The coalition will need to emphasize those latter points if it hopes to win enough support in a state legislature where House Speaker Nicholas A. Mattiello, D-Cranston, adheres to a “jobs and the economy” mantra.
Rep. Aaron Regunberg, D-Providence, will be introducing the “Clean Energy Investment and Carbon Pricing Act” on his 26th birthday, and he said he’s motivated in part by a desire to help future generations. “If we don’t make ambitious changes very soon, the kids who are born in Women & Infants today are going to be growing up in a scary world, with environmental catastrophes,” he said.
But Regunberg said he’s also motivated by a desire to boost the local economy. “We don’t produce any fossil fuels in Rhode Island, so every year we spend more than $3 billion to import fossil fuels, sending money to Saudi Arabia, Texas, Pennsylvania or wherever,” he said. “Instead, we could be putting that to work here for our local economy. From a macro-economic perspective, this makes perfect sense.”
The “Clean Energy Investment and Carbon Pricing Act” would charge a “carbon fee” or “carbon tax” of $15 per metric ton of carbon dioxide on fossil fuels at the point of sale. That would generate about $140 million per year, and 70 percent of that money would be go to local employers and residents as “direct dividends” while 25 percent would go into energy efficiency, "climate resilience" and renewable energy projects.
J. Timmons Roberts, a Brown University environmental studies and sociology professor who is providing technical assistance to Energize RI, said carbon pricing has succeeded in British Columbia, and a similar proposal has been made in Massachusetts. “But we would be the first state to put a fixed price on carbon in the U.S.,” he said.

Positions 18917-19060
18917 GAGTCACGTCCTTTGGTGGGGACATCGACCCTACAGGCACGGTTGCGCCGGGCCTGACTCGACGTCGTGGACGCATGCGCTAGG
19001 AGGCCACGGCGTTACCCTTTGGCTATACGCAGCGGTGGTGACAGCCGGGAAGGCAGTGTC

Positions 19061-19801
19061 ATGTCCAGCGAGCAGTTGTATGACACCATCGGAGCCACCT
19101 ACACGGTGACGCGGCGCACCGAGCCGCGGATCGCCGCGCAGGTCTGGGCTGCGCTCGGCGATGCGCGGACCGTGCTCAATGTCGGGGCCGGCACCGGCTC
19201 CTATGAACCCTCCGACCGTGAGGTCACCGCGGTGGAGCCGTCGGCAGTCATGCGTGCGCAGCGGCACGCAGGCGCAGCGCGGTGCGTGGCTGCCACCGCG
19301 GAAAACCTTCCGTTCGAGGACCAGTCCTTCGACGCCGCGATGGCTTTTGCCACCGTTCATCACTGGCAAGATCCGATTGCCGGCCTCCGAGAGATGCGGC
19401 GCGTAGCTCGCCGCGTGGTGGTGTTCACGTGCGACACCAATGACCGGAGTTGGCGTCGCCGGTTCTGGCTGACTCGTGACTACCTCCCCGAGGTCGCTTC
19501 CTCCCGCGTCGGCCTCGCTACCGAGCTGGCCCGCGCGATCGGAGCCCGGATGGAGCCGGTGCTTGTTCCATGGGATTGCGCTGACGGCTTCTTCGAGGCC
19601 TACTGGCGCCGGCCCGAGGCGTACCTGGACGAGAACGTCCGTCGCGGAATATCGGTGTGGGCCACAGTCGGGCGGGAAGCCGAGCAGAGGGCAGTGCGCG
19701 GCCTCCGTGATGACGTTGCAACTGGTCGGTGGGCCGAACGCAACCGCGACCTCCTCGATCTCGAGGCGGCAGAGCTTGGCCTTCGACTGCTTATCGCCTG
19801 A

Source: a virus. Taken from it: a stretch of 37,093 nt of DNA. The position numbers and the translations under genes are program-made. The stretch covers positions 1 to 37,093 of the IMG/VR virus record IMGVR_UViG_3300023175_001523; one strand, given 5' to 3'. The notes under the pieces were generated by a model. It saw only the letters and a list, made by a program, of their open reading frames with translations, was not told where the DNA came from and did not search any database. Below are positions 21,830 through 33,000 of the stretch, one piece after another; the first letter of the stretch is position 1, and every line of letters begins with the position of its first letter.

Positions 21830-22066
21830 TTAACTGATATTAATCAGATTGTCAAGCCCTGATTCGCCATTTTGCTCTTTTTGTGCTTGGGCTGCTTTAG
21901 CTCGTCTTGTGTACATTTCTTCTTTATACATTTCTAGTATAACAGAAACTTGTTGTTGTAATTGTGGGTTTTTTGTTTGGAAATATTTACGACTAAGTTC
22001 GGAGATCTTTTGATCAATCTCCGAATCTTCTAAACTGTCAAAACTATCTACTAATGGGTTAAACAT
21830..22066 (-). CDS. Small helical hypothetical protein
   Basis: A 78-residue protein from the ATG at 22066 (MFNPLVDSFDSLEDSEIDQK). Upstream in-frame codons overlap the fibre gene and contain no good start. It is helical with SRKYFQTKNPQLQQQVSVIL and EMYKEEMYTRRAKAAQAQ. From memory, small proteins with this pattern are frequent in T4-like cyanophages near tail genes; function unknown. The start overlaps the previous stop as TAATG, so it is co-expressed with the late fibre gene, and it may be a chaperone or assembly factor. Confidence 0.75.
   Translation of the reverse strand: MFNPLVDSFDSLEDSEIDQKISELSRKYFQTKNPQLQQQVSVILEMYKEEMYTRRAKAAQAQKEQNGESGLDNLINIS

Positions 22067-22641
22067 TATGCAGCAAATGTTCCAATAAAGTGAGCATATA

Roberts said critics might write this off as just another tax, but “it’s not like other taxes in that it’s giving back to people and businesses." Some might fear the money will disappear into the state’s general fund, “but the funding will go into a clean energy and jobs fund,” he said. And some might say this issue should be dealt with on the national level, “but that’s just not happening in short term, given the gridlock in Washington,” he said.
Others might reject the whole notion of manmade climate change, but an economic analysis done for the bill is not based on assumptions about climate science, Roberts said. “This is good for the Rhode Island economy whether climate change is happening or not, but it is irresponsible not to take climate change seriously with all there is at stake. And besides, these steps will produce good, stable jobs."